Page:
One of my greatest inspirations when I first began in perfumery was the now infamous story of Francois Coty and his first great perfume triumph, La Rose Jacqueminot. There is something supremely romantic to me about the name itself although it is actually a perfume named for a war hero, the then famous French General Jacqueminot (for whom a special rose had been dedicated).
I have an ongoing fascination with Francois Coty the man and more importantly to me, his perfumes, especially his earliest ones. His thought process, his new use of materials and his collaboration with René Lalique all fill me with passion again and again for the Art of Pefumery. So, when I got the idea of creating a small Perfume Museum here at the studio you can imagine that Francois Coty, along with Guerlain, Caron, and Molinard (and Ricci, and Weil, and…) were on my mind. Since those first glimmerings of imagination, the Perfume Museum has begun to take shape and this summer, along with all of the other special projects, we’re cataloguing and getting ready to build; well, mostly paint and essemble. It will truly be a dream come true. But back to my original story here: the rose.
Many perfumers come back to rose again and again, partially I think because roses are so varied and are also surprisingly challenging. You might think that rose, since it is common to find a rose perfume, would be easy but the process is quite deceptive. To create a good, maybe great, rose perfume takes skill and time to develop. It can’t be rushed; you must use true rose ingredients (!!!) and it takes thought, consideration, more thought, more editing… and on.
A few years ago, I thought it would be a good idea to plant a rose garden (well, I hated the plants that were here when we moved into our house, anyway) so as to have true roses to consider when designing rose perfumes. The rose garden has been another great labor of love and so worth the time to research and plant. Of course, I started with an actual ‘La Rose Jacqueminot’ bush. How could I not pay tribute to one of my heros (bit of a meglomaniac as he was… so like another hero? fascination? of mine and relative of his, Napoleon I) and plant a bit of perfume history in my garden? It’s one of my joys and I’ve looked forward with relish to it’s blooming every summer since. (I actually have rose tributes to Napoleon I in my rose garden as well but that is for another day…)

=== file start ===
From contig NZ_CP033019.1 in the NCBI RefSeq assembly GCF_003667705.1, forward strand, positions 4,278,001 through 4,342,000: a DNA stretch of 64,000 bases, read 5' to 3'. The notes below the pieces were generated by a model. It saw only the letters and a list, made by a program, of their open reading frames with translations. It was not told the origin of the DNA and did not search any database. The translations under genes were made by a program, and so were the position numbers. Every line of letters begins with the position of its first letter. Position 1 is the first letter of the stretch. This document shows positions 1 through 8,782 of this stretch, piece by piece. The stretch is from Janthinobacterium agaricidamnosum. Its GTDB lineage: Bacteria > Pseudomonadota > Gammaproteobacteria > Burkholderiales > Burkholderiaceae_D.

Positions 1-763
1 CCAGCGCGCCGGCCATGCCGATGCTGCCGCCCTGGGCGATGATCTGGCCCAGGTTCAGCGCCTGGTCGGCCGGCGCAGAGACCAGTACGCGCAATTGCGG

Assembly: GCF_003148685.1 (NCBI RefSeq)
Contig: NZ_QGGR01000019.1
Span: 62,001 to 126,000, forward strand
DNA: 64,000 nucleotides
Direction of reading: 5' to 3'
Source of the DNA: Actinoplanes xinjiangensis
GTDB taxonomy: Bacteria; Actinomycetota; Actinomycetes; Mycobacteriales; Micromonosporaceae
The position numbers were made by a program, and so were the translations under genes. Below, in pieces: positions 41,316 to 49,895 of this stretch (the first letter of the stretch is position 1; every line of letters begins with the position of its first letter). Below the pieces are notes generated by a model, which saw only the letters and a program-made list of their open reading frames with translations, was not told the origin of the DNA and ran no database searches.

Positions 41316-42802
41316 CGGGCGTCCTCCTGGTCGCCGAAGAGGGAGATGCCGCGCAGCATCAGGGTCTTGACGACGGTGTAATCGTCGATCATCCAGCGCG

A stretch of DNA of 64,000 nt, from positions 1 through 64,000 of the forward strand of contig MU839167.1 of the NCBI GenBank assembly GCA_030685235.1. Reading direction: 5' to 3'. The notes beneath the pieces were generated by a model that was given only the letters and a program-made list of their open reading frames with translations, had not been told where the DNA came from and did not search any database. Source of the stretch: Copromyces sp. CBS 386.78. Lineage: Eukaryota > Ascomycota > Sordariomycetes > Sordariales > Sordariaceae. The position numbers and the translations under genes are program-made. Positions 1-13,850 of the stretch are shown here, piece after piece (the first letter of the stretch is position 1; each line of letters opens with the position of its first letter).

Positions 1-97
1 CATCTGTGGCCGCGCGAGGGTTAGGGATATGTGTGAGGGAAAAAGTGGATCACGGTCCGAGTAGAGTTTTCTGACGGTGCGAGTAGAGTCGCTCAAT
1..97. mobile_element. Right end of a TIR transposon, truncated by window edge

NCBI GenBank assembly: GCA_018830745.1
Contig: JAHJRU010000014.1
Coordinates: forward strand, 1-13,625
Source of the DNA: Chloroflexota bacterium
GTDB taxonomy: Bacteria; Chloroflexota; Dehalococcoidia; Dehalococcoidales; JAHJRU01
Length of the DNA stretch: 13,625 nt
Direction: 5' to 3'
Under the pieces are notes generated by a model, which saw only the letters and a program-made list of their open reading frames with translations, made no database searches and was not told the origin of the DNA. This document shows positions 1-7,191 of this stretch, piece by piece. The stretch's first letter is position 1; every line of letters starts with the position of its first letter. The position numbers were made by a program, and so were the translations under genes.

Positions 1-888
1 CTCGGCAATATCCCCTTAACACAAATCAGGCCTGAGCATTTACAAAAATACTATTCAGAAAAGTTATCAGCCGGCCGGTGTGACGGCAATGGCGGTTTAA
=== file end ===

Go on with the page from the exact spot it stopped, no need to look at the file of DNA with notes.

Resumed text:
The scent of my La Rose Jacquminot is an old rose aroma, even though it is an early hybrid tea rose, with geranium/violet greenness, citrus’ freshness (white grapefruit, lemon/lemongrass elements) and a distinct underpinning of creamy musk, benzoin and tonka bean. I can also sense where a perfumer could shift this rosey-goodness into the aldehydic floral range for there is a wonderful sharp brace to the very first whiff and if you close your eyes and feel the last breath you could go for the dark, mossy, animalic powder finish that so many early aldehydic perfume possess.
That is where this later revival of “La Rose Jacqueminot” Coty perfume from the 1980’s goes with it’s aldehydic chypre feel. It’s much less ‘rose’ than I suspect the very original design might have been.
(Although this original 1906 bottle (I think, maybe 1903) is one of my absolute favorites of the collection, it sadly is ‘sans jus’, so I don’t have an early sample to test against…) I do love imagining the true fragrance of the rose blossom in that gorgeous Lalique bottle encapsulated for all time and posterity to show generations to come what beauty can be.
I’m wishing you an inspiring day~
Read Full Post »